15. Greetings kb2ztx, Thanks for your response and information. Since I lack the equipment, knowledge and skills to achieve much of the service items listed by all who responded, I am in the process of attempting to find a qualified local technician with affordable rates and plan on having him/her/them perform a full system check in order to confirm everything is programmed and tuned for optimal, safe, successful and reliable operation before relocating the system to a new location. This will not only provide peace of mind for me, but will also hopefully provide the certification required for installation at the hospital reassuring the host authority that my equipment meets factory specs. Again, a huge thank you to all who responded. Now on to my next post.......... I told y’all there would be a “next time” lol
  16. PS- I just wanted to add - yes, the internal cooling fan for this unit is set to run 24/7. In addition, the rack cabinet it is housed in came with a single top mounted fan that runs 24/7, I added two more, one on each side, that run 24/7 and last but nit least, I added a fourth fan for added protection, that is connected to a separate thermostat and will trigger at a preset temperature. Hopefully, this is enough to avoid or at the very least, minimize the chances of overheating.
  17. Radioguy7268 & WRAK988, Thank you both for your response and invaluable information. I’ve been trying to learn as much as I can about this model and I’m surprised that this is the first time I have heard of the TX power reduction “feature”. I can’t thank all three of you that responded enough. This all makes sense now. My friend/tech, I’m assuming adjusted the power setting to 27.5 intentionally, in an attempt to minimize the chances of overheating and since the power is a slow & steady reduction that returns to the full 27.5 on each transmission, it would make sense that it has been programmed to do so for the reason you both pointed out. I did re-check all of my connections again with a focus on my cables and everything seems tight and secure. I’m sure my friend/tech intended on informing me of this feature and to be honest, he may have on the day I picked it up. I either don’t remember or it’s possible I was too busy babbling with his wife (most likely) or since my visits were usually spaced apart by several months, and as friends do, there was always a lot of catching up to do, some show and tell, some gifts and more. My bad for not paying closer attention and taking better notes. Whether I receive good news or bad, I always receive the information I need from all of the supportive members on this site and I can’t thank everyone that responds, enough, for taking the time to to monitor and offer guidance by sharing their knowledge and experiences with the rest of us. Until next time (and I’m sure there will be plenty of “next times”, stay healthy, well, safe and happy ! John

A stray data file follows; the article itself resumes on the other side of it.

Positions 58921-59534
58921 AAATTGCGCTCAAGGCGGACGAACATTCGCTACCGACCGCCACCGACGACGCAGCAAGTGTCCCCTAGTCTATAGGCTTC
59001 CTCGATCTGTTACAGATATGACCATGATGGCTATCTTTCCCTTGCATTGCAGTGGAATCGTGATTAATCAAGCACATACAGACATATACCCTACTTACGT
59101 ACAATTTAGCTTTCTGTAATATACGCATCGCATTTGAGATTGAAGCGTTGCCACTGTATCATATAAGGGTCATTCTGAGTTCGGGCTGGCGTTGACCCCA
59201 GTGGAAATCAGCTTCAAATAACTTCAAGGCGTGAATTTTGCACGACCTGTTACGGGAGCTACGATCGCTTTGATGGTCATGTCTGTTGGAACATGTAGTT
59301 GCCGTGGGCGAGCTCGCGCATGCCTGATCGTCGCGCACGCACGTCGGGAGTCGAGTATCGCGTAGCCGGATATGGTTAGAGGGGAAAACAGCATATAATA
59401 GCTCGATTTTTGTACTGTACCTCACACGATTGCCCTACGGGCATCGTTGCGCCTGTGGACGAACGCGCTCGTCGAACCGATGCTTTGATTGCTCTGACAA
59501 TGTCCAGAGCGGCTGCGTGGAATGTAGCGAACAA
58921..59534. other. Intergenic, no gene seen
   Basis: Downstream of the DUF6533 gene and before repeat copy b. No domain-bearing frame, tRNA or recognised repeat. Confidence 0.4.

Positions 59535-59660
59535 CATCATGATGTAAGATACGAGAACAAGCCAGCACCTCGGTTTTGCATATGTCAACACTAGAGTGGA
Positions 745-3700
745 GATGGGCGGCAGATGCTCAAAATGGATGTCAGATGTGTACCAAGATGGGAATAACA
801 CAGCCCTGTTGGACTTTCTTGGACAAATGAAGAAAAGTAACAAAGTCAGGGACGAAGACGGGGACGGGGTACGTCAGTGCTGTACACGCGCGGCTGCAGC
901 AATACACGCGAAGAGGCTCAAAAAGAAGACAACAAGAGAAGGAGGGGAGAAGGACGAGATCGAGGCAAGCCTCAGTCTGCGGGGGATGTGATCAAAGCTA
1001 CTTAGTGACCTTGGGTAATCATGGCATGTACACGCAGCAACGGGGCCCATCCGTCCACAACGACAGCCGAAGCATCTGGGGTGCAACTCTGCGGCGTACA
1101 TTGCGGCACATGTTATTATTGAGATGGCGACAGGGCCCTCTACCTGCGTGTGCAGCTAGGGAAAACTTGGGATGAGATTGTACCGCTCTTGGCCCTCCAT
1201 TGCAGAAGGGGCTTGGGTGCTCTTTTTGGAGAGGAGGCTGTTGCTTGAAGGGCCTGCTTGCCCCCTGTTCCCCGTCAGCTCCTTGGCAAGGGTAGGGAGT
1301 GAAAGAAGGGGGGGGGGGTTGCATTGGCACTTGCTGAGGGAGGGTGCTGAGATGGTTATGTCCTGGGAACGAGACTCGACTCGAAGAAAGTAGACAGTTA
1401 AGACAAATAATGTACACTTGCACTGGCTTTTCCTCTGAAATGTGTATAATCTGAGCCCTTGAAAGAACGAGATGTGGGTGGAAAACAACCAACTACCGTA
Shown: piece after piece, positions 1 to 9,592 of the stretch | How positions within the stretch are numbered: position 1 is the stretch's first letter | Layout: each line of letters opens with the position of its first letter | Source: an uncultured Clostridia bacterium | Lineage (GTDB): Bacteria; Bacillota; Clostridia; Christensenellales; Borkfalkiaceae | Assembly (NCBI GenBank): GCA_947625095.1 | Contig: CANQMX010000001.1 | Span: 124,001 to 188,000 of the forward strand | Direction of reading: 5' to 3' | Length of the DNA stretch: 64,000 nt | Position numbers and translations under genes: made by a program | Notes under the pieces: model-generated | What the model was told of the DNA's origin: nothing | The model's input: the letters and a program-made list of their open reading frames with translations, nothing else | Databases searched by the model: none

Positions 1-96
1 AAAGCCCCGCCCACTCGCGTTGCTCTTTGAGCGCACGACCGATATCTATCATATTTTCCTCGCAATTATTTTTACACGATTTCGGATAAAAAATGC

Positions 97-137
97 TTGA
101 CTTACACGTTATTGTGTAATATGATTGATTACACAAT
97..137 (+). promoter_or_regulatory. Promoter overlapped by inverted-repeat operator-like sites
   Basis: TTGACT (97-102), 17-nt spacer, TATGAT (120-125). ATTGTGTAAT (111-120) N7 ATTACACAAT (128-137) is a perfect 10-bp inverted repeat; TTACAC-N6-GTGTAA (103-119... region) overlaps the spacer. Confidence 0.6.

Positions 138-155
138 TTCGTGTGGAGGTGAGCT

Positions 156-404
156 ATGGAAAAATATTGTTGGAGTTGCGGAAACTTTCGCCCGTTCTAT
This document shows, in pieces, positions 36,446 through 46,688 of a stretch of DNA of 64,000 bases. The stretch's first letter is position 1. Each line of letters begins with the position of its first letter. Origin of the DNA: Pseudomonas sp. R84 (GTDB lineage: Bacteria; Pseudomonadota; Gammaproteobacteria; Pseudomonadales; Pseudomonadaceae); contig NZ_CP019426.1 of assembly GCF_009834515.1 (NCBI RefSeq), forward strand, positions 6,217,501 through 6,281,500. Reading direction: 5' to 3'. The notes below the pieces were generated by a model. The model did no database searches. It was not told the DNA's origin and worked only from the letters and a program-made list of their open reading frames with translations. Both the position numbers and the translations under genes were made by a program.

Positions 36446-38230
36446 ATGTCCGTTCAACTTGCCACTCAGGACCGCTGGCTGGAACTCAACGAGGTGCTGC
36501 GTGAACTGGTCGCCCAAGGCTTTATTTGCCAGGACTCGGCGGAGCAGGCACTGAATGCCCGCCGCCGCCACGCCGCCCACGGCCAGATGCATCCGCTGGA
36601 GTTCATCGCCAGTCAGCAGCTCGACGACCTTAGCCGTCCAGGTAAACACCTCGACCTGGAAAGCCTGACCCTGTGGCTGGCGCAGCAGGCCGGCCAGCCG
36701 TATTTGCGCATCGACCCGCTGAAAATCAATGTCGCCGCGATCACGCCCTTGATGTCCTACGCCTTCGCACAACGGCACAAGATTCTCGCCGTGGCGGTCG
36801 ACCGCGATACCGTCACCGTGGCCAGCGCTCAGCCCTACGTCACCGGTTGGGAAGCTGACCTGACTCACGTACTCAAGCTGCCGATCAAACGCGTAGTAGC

18. Hey Michael, Thanks for the response. I never thought about disconnecting the transmitter’s cable from the duplexer but I’ll work on that today and see what kind of readings I get directly from the transmitting side. Unfortunately I don’t have a scope or any real advanced equipment and currently don’t have the programming software that would allow me to tune the unit much less any other “serviceable” options. And the SWR didn’t budge during the transmissions, not even a twitch. The only thing that moved/changed was the slow & steady drop on the power meter. Thanks again for the feedback. I hate the obvious, I’m thinking I’ll end up having to take it to a local tech’s shop and pay a small fortune to fix the issue. I miss my friend and tech every day but days like today remind me just how fortunate and blessed I was to have him in my life for so long. John